3. Cultural Competence: Work demonstrates an understanding of a variety of cultures and how those cultures influence perspectives, attitudes, and personal interaction with the world.
  4. Writing: Work demonstrates concise, clear, and accurate writing that engages the audience with compelling storytelling.
  5. Analytical Competence: Work demonstrates an ability to discern and weigh the quality of information they gather, as well as know how to analyze and interpret it.
  6. Research and Reporting: Work demonstrates an ability to methodically find information through personal interviews, public documents, and the internet.
  7. Media Literacy: Work demonstrates an ability to competently navigate through a rapidly changing media world, understanding media’s influence on society, community, and the democratic process, and that students also understand the power of visual storytelling in shaping society’s understanding of the world.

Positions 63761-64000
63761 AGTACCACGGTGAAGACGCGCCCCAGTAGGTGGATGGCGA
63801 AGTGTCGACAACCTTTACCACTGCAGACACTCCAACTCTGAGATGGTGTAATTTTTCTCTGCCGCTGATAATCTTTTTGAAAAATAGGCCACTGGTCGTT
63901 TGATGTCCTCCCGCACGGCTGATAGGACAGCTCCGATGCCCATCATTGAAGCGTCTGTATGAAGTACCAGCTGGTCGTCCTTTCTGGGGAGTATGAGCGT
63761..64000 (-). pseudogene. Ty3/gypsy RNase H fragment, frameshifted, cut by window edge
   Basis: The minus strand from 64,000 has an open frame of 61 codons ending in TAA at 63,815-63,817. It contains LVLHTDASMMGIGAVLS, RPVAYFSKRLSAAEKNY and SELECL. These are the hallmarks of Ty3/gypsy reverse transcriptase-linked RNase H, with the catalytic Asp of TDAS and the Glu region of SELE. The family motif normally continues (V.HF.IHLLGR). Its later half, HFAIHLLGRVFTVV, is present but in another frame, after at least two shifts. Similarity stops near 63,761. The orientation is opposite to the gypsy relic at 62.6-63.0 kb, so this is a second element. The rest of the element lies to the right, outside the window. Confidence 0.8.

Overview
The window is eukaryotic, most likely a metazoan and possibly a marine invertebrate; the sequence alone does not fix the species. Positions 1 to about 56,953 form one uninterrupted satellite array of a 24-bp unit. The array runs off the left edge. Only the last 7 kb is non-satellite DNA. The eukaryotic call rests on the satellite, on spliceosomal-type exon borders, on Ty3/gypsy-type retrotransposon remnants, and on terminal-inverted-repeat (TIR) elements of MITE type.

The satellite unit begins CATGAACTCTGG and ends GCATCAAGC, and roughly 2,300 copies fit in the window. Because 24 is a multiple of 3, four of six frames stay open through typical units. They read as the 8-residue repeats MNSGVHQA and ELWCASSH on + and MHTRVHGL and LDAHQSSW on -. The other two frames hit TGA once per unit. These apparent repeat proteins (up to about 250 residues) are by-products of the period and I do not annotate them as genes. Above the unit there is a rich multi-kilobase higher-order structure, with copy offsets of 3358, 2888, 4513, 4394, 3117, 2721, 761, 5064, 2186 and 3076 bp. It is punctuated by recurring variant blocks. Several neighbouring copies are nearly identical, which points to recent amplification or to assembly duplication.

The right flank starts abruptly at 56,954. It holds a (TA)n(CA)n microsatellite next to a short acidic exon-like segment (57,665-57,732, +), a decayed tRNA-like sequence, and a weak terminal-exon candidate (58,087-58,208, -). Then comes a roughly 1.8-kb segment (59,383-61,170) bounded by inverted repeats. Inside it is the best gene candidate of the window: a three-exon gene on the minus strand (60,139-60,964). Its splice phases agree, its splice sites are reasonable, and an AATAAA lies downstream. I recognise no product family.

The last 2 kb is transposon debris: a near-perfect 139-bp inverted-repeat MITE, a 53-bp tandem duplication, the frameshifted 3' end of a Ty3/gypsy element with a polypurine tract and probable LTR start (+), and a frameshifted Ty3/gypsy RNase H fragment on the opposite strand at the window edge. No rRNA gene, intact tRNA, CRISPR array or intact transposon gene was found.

8. Ethics, Integrity, and the Law: Work demonstrates knowledge and practice of ethical standards and constitutional laws that guide journalism excellence.
  9. Critical Evaluation: Work demonstrates critical evaluation of their own work and that of others for accuracy and fairness, clarity, appropriate style, and grammatical correctness.
  10. Data and Numbers: Work demonstrates the ability to apply basic numerical and statistical concepts.
  11. Technology: Work demonstrates an ability to know when and how to apply technology in their professional work.
  12. Visual Competence: Work demonstrates a technically competent ability to research, find, and capture a concise and compelling story that reflects the gamut of human experience in a variety of formats.

Professor

JON FUNABIKI (2006), Professor of Journalism; B.A. (1972), San Francisco State University.

RACHELE KANIGEL (2004), Professor of Journalism; B.A. (1983), San Francisco State University; M.S. (2002), Columbia University, Graduate School of Journalism.

VENISE WAGNER (2001), Professor of Journalism; B.S. (1985), University of Illinois, Champaign-Urbana; M.A. (1987), Monterey Institute of International Studies.